I survived and feel lucky with what I have done and accomplished. I could help with your issues but I have no idea how we might connect. good luck though, JimREPORT ABUSEFebruary 23, 2012 at 10:09 pm #112596
AnonymousInactiveFebruary 23, 2012 at 10:09 pmPost count: 14413
ps. I loved what JimC posted! Sometimes for me it is so easy to focus on the frustrations that come with ADHD and I don’t grasp where ADHD can be awesome! Thanks for that!REPORT ABUSEFebruary 24, 2012 at 3:18 pm #112597
AnonymousInactiveFebruary 24, 2012 at 3:18 pmPost count: 14413
I think it’s a good idea to find work that plays to your strengths rather than your weaknesses. Sure, there will be times that our ADHD will get in the way, but if it’s a good career fit for us, it should be manageable.
One piece of advice I got was this: take out a sheet of paper, and put a pen in your non-dominant hand (ie, if you’re right-handed, use your left hand). Then write a short sentence. You’ll notice it’s difficult and requires a lot of continued attention, and the results are not very good. If you had to do this every day you would find that your writing became more legible and it became easier to perform. However, it would always be somewhat of a struggle and never up to your full potential. THIS is what it’s like to be in the wrong career.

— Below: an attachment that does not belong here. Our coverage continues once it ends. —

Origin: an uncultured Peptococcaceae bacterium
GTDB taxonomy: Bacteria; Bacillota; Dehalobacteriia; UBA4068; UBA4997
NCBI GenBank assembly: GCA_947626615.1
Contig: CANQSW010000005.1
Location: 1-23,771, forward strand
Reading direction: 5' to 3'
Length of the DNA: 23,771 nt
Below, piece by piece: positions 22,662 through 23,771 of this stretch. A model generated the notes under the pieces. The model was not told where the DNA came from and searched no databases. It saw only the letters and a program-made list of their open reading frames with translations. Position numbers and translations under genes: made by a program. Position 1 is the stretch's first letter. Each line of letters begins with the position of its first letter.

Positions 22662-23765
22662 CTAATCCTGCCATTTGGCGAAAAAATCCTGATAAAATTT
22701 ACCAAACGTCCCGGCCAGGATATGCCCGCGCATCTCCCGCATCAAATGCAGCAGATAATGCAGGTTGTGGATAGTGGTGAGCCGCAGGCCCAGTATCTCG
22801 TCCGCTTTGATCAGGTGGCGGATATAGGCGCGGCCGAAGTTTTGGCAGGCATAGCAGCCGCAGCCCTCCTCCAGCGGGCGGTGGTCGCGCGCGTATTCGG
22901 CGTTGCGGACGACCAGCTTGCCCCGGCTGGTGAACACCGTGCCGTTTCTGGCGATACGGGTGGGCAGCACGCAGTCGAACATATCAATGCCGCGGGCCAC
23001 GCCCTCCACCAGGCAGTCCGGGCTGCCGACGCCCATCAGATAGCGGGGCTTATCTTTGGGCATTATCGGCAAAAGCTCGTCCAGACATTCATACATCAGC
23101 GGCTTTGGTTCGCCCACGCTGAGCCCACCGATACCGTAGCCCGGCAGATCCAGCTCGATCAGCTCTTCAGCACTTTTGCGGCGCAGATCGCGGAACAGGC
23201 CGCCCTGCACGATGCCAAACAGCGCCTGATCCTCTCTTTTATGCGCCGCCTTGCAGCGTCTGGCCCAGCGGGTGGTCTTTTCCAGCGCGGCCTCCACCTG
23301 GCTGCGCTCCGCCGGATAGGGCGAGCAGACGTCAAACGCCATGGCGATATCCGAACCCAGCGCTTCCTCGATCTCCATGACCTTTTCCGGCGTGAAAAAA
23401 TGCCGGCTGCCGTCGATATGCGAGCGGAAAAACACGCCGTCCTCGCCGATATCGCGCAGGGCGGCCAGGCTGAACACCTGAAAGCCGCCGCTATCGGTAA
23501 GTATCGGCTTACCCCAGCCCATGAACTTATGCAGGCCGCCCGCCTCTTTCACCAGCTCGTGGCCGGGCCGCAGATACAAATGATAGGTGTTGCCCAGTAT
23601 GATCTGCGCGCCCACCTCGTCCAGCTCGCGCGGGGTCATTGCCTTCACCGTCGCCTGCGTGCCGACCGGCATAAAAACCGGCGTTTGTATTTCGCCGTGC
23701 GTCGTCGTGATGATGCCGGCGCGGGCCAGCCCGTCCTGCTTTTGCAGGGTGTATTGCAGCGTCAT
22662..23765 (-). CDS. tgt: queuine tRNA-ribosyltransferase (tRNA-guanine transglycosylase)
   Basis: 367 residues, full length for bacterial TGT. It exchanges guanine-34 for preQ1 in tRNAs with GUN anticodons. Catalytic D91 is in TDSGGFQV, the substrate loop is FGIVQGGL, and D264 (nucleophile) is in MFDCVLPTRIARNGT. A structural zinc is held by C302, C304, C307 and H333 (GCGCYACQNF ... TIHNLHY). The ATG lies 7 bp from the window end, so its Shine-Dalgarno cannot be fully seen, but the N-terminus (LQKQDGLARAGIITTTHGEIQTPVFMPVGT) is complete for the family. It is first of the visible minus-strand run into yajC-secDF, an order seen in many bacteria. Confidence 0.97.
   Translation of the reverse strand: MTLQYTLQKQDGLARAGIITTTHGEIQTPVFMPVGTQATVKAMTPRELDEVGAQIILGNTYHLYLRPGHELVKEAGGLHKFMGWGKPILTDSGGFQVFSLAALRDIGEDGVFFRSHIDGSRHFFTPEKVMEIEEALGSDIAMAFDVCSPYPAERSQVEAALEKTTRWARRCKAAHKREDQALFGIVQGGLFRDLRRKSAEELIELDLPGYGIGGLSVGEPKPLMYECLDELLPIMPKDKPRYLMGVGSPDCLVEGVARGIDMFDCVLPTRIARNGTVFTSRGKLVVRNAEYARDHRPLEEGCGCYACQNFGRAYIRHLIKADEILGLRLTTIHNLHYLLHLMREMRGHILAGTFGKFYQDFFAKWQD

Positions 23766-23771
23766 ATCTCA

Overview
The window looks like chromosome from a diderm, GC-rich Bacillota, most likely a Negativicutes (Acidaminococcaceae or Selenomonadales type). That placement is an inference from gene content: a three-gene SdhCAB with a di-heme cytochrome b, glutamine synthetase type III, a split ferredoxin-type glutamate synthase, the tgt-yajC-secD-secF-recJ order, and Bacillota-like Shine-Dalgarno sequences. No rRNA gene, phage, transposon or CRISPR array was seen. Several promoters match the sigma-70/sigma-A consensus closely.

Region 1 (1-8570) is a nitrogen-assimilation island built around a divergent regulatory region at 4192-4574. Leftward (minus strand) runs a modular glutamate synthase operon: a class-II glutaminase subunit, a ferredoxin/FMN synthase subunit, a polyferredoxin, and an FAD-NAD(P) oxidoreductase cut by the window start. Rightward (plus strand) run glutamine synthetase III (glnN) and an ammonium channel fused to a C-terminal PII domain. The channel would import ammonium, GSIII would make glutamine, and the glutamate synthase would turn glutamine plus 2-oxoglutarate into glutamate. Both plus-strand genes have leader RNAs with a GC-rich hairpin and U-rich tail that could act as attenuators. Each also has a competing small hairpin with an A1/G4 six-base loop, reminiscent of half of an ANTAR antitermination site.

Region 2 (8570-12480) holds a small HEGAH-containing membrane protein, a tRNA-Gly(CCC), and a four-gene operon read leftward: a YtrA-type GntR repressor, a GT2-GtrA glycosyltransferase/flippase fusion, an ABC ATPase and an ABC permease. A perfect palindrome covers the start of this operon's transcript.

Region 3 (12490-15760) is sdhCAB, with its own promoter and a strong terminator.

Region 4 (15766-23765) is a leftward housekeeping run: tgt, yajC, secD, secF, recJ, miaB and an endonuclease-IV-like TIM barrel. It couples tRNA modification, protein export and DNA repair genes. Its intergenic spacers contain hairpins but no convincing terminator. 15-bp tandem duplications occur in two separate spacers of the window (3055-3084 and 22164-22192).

I thought this was a perfect example of what I went through. So many of us are trying to “write with the opposite hand” and not even realize it!REPORT ABUSEFebruary 24, 2012 at 5:07 pm #112598
annieaMemberFebruary 24, 2012 at 5:07 pmPost count: 47
JimC thank you for your post..excellent.
I am a RN. My first job was dayshift at a nursing home. There were many areas of this job I could do well: Chaos, multiple problem sloving, very physical running up and down halls all day, crisises every week (usually). This was the job I had when I got diagnosed. I LOVED that job/nursing home. But the sheer volume of noise and non ADD people I worked with and the repetative boring stuff (passing meds) wore on me. The medication helped a lot, but still I would sleep two hours after I got home every day. I have done several jobs as a nurse. Been fired from most of them, but not because of my nursing abilities…its the stupid paperwork/deadline stuff..
I too come from an ADD family. My Dad..add… was a school teacher Industrial Arts, my Mom was his “secretary”. He got his Masters, and even wrote a thesis.. Ran the Adult Education program in town for years, wrangled budgets, was a union lobbist, no doubt could not have done this without Mom. They were a great team. Not always pretty, but they made it work.
To think ADDers can’t DO something is ridiculous… we just need a good partner to help keep us on task, and help with the boring stuff. Some coping skills, medication, meditation, (a coach?) It is finding the right “fit”. Takes trial and error and PAYING ATTENTION to what WORKS FOR YOU.
If I love what I do, and make enough to pay all the bills.. I am a success in my world.
Thanks eveybody, I love this site, here I am not weird.REPORT ABUSE